NOOSA'S most vulnerable residents have been assured by local MP and government minister Glen Elmes that the Home Assist Secure program will not be cut.
Mr Elmes said he had an assurance from the Housing and Public Works Minister Dr Bruce Flegg that reports the in-home assistance to the elderly and people with disabilities would no longer be funded were incorrect, but has not ruled out finding efficiencies.
"Home Assist Secure is a state government-funded program, and like all government programs, we want to ensure that they are operating as efficiently as possible," Mr Elmes said.
"However this is a vital service and it will continue to be fully funded."
Mr Elmes said the Home Assist Secure program aimed to remove some of the practical housing-related difficulties experienced by older people and people with a disability who wanted to remain living in their home.
The service provides free information and referrals about home maintenance, falls prevention, repairs and modifications and home security. Subsidised assistance for minor home maintenance, repairs and modifications which relate to health, safety and security, is also available for eligible clients.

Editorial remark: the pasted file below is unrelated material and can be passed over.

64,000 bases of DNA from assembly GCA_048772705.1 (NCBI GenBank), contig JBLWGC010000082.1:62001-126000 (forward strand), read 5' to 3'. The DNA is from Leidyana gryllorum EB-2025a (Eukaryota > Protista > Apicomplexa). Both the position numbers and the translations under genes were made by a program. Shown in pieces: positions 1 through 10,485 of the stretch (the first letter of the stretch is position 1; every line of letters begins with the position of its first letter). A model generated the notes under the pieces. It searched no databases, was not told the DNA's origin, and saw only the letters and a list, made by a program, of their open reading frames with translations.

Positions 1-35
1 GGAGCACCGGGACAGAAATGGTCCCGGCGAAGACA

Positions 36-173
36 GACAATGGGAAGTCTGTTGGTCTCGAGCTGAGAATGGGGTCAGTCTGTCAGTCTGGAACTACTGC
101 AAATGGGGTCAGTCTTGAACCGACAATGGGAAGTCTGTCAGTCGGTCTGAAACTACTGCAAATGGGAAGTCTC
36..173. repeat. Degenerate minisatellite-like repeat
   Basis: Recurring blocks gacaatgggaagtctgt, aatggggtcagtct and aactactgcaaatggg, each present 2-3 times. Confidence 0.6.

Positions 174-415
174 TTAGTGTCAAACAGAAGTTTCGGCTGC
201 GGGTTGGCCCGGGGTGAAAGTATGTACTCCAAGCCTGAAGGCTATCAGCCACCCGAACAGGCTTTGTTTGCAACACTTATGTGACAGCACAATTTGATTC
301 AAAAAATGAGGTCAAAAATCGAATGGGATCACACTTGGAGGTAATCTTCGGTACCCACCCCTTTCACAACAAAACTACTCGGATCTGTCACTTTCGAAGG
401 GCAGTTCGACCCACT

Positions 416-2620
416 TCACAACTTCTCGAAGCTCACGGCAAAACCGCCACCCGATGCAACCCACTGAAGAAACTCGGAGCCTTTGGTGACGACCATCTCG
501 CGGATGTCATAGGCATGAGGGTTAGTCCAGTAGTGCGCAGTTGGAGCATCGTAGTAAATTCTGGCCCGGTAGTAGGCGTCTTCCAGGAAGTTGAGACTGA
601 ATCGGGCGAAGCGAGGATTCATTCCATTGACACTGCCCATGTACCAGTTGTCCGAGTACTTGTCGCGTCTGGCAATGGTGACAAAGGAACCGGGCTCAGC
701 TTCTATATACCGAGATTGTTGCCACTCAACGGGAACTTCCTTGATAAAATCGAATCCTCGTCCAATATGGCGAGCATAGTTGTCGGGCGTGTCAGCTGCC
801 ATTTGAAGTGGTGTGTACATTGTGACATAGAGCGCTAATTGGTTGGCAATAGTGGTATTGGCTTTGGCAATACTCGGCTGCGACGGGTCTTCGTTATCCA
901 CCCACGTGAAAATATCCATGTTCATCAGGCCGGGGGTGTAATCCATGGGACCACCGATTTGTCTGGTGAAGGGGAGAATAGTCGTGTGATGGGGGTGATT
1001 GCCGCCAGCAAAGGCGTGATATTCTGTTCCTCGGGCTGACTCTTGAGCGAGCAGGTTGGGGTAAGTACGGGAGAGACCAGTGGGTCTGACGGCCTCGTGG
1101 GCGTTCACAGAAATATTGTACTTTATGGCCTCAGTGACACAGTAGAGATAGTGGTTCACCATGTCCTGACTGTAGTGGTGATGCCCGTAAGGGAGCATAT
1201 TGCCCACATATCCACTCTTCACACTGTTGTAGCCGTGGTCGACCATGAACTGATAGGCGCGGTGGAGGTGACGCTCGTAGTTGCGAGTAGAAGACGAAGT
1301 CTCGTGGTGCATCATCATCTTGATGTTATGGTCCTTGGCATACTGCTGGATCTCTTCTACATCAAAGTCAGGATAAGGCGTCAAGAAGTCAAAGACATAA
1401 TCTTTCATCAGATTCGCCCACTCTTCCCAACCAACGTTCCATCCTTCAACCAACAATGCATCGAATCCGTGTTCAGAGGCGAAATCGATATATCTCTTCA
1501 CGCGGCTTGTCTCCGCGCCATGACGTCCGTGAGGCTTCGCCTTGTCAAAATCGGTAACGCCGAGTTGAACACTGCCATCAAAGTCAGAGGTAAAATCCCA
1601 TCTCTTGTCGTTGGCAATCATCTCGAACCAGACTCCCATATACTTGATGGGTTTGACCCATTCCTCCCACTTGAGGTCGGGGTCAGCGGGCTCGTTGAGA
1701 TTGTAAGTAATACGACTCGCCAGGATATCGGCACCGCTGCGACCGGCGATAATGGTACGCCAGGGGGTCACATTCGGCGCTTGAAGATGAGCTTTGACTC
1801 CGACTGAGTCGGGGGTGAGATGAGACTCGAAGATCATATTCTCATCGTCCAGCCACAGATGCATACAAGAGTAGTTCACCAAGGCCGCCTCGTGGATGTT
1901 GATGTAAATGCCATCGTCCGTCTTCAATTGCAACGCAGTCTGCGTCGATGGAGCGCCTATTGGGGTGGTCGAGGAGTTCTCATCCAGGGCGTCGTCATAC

"Funds are provided to community-based organisations to employ staff and to pay trades people to provide Home Assist Secure services," he said.
"The Queensland Government provided just under $19 million for the program in the last financial year.
"Home Assist Secure can help people feel safer living at home, have easier access to and within their home, and incorporate home security routines into their daily activities."
To be eligible for free information and referrals, people must be 60 years and over, or of any age with a disability, and live in their own home or in rental housing, Mr Elmes said.
To be eligible for subsidised assistance, people must also receive an Australian Government payment or allowance and be unable to make use of alternative forms of assistance, such as Home and Community Care, Veterans' Affairs, family or friends.
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